The last thing you want to do after a few taxing laps of the pool (or sea, if you’re really fancy/brave) is clamber out and do some swimming stretches. You probably want to get dry and warm, and head to the café for a massive sarnie to quell that post-swim hunger. But make time for a simple stretch routine and you’ll avoid injury and keep your limbs all flexible.
- A proper stretching routine will keep you limber and improve your swimming performance
- Swimming.org suggests try doing your swimming stretches in a warm shower, holding each stretch for 30 – 40 seconds to help clear waste products from the muscles, improve post-exercise flexibility and stimulate the muscle receptors that promote relaxation
- No matter what stroke you swim, you can’t avoid using your arms and shoulders so it’s important to focus on them while stretching
- Equally as your legs propel you through the water you will be relying on your leg and bum muscles a lot so you need to make sure you spend time stretching them out after a swim
- Doing the right swimming stretches will make sure your body is ready and can help improve your swimming technique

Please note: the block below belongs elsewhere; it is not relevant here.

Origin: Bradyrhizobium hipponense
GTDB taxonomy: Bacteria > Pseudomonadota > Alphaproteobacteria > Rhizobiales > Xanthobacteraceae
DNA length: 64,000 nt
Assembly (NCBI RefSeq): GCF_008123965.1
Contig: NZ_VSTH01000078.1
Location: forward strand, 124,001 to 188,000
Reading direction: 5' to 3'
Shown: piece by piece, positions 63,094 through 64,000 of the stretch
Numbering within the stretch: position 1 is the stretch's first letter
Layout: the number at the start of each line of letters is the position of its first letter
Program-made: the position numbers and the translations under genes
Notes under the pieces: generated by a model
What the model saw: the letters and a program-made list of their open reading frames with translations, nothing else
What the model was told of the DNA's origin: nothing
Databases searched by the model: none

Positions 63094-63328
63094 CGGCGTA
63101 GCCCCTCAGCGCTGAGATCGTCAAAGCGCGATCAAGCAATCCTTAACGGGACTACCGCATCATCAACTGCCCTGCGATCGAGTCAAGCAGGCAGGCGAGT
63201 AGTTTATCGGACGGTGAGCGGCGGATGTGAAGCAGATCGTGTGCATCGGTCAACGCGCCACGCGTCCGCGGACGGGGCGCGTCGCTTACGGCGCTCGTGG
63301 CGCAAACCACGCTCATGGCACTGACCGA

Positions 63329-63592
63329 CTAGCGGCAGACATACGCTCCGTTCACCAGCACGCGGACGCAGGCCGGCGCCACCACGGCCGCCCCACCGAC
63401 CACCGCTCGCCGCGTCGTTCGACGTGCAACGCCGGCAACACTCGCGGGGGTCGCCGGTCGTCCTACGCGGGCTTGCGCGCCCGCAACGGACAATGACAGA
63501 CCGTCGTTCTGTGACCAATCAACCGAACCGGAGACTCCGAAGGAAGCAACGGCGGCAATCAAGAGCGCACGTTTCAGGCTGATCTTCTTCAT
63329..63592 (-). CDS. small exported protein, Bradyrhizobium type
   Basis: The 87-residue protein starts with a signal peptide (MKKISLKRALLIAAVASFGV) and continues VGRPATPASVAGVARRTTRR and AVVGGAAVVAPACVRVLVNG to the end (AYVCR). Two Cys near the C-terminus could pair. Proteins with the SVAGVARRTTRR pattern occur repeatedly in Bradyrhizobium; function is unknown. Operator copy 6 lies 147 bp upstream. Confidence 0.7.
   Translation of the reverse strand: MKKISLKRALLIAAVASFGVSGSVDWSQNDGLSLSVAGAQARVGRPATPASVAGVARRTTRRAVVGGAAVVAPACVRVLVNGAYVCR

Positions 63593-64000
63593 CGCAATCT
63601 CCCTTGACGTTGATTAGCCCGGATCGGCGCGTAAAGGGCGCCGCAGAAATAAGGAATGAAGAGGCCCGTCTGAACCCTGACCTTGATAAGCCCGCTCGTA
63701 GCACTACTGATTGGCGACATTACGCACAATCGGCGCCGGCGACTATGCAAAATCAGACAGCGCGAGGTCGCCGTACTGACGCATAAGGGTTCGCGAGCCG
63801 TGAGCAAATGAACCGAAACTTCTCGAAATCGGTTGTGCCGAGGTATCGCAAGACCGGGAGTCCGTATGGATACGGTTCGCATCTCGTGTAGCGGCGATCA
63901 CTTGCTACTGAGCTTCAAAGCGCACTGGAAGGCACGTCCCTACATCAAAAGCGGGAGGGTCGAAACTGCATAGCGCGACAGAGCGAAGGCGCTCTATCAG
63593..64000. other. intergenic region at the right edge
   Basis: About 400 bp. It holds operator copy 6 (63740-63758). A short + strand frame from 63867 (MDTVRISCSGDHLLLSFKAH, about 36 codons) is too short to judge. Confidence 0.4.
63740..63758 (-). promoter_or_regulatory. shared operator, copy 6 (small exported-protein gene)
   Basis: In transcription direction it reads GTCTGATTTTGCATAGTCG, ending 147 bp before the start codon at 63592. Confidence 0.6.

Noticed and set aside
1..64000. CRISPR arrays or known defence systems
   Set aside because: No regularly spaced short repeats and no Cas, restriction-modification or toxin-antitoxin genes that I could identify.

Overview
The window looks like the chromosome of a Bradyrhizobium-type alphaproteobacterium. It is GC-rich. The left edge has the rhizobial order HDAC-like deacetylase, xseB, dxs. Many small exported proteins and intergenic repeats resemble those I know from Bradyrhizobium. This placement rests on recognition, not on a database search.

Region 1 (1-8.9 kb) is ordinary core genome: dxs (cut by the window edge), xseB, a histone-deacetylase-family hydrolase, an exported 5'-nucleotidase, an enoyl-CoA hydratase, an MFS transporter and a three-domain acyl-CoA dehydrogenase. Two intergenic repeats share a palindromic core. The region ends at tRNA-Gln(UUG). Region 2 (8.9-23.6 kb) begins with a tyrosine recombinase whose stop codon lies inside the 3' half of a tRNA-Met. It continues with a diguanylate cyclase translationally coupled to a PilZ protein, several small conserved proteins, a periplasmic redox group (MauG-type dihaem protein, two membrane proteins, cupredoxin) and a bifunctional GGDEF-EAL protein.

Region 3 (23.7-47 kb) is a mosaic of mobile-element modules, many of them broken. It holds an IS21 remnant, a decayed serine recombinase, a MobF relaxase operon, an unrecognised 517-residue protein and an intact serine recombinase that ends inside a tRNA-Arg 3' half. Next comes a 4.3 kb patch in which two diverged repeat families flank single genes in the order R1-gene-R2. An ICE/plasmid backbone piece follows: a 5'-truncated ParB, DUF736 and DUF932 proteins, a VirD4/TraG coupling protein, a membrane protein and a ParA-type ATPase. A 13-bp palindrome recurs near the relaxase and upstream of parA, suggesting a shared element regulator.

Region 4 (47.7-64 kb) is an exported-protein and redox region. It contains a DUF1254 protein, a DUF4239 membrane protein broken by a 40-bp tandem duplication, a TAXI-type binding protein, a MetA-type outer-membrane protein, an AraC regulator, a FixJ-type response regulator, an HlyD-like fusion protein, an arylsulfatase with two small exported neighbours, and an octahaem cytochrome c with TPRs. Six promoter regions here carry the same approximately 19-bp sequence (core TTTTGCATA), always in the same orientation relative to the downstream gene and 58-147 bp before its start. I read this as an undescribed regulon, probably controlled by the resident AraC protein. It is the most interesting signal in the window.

We’re not going to lie, it’s ultra-cheesy, but this Aussie video gives a thorough run-down of swimming stretches. It’s best performed on dry land, so try and find a quiet spot by the side of the pool or in the changing rooms. Wet suits optional.
Swimming Stretches, Swimming Stretching Routine, Best Flexibility Program for Swimmers by StretchCoach
If you don’t fancy getting out of the pool (and don’t mind looking a little ‘unusual’), then grab a float and follow this aquatic routine.
Deep Water Stretches by Connie Jasinskas
Finally, it’s probably best to avoid the overtly sexual thrusting of this guy at your local pool. Especially if you’re wearing very tight budgie smugglers…